This is a part of a series “Stairway to being an Azure SQL DBA“, in which I am planning to cover everything related to working as an Azure SQL DBA.
Till now we have seen the differences between different SQL Server offerings in Azure and now we know that Azure SQL Database is the lightest one in terms of maintenance required from our end.
Once you have decided to go with the Azure SQL Database, based upon the usage and capacity estimation that you have made, the next step is to deploy the actual resource.
Deploying Azure SQL Database
An Azure SQL Database is created inside the SQL Server resource, so before you can create the database you need to deploy the SQL Server resource.
If this is the first Azure SQL Database in your environment you are given the option to create a SQL Server from Azure SQL Database resource deployment configuration page itself.
For creating SQL Server resources refer the Elastic Pool implementation blog.
Once you have built your SQL Server you can create your Azure SQL Database.
As you can see in the above pic (in Step 1) we have to provide the database name, Server and to choose whether we will be using the Elastic Pool or a single database and so have to provide the “Compute + storage” in the basic tab itself.
I have chosen to create a Basic database which has 5 DTUs.
In the next tab which is Networking, you need to select the “Private Endpoints” to provide access to the Azure SQL Database without whitelisting the IP or service in the Firewalls.
We’ll discuss this point in some other blog, for now leave everything as it is and click Additional Settings.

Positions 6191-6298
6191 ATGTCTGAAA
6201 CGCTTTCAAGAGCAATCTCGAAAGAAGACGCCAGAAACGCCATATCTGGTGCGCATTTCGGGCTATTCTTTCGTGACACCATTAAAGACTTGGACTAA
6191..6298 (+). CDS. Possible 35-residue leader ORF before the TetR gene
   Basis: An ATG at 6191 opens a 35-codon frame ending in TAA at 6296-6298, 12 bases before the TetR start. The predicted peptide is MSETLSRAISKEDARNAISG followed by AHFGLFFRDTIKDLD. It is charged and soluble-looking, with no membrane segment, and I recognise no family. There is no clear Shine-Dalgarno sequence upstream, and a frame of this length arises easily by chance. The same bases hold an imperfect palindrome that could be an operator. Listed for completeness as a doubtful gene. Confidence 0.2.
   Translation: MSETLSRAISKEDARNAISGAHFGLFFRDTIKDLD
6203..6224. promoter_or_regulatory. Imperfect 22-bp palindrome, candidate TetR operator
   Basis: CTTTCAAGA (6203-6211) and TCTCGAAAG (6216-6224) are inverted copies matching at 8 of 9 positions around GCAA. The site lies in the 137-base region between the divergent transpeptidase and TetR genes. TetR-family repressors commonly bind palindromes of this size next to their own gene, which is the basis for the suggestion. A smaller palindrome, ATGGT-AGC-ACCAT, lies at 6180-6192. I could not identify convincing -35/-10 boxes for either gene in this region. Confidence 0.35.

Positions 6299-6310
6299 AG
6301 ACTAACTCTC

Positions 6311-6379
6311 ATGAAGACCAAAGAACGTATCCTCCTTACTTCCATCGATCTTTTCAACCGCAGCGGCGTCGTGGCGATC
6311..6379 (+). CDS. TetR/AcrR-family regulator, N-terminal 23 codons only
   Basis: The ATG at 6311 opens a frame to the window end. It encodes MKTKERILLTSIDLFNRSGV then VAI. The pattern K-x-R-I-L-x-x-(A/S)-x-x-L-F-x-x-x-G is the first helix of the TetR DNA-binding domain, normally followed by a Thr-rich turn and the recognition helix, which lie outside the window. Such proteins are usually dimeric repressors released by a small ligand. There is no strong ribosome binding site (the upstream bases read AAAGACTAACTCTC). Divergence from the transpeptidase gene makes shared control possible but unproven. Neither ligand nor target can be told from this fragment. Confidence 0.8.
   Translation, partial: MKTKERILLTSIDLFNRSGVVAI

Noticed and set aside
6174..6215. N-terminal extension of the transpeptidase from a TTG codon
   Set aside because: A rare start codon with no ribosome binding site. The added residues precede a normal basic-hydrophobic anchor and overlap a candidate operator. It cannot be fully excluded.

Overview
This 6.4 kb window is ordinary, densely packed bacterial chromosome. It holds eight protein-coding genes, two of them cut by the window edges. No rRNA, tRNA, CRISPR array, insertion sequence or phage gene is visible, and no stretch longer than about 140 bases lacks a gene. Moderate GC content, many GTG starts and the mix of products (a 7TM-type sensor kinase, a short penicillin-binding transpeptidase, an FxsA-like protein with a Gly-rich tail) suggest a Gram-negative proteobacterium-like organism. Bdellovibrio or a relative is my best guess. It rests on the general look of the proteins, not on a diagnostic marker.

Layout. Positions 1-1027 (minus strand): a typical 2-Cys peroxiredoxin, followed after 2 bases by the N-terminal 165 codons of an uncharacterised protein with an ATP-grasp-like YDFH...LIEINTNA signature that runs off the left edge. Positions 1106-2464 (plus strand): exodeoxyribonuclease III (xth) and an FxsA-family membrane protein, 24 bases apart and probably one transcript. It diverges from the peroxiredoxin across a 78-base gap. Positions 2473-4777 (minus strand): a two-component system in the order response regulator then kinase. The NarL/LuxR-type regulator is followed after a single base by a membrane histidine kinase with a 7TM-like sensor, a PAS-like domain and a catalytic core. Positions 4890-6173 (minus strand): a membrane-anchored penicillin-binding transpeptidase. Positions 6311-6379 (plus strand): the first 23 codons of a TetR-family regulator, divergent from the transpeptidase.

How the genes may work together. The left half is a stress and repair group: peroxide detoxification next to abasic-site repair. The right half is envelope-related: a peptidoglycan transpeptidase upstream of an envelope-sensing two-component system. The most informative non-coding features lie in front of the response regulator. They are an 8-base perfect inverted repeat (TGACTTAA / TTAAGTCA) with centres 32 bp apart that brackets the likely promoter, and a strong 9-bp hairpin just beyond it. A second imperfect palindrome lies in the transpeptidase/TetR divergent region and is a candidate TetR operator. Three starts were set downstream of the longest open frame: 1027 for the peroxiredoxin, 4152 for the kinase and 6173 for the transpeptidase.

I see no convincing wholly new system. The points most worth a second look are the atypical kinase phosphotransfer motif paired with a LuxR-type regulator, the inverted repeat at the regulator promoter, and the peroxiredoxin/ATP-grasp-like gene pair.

In the additional settings you see the below options, they are kind of self explanatory.
For the data source you can either have an empty database (choose none), use a backup (choose backup and you will be provided the option to use any backup, this backup can be from any region), or have AdventureWorks (choose Sample).
Collation is also decided at this time only, you cannot change it later. There are ways of doing this but nothing straight forward.
Now the last and most important option is left, which is also the most neglected one and that is Tags.
You should assign the appropriate Tags (it is a Name and Value combination, more onto it in later blogs). The benefit being, once you have set the proper Tags for every resource you can search them and manage them together.
Now click on “Review + Create”, the last page you will give you the summary of all the settings that you have chosen. After reviewing everything click “Create”.
You can see it checked for the SQL Server and created the database.
In later blogs we’ll see how to connect to this Database.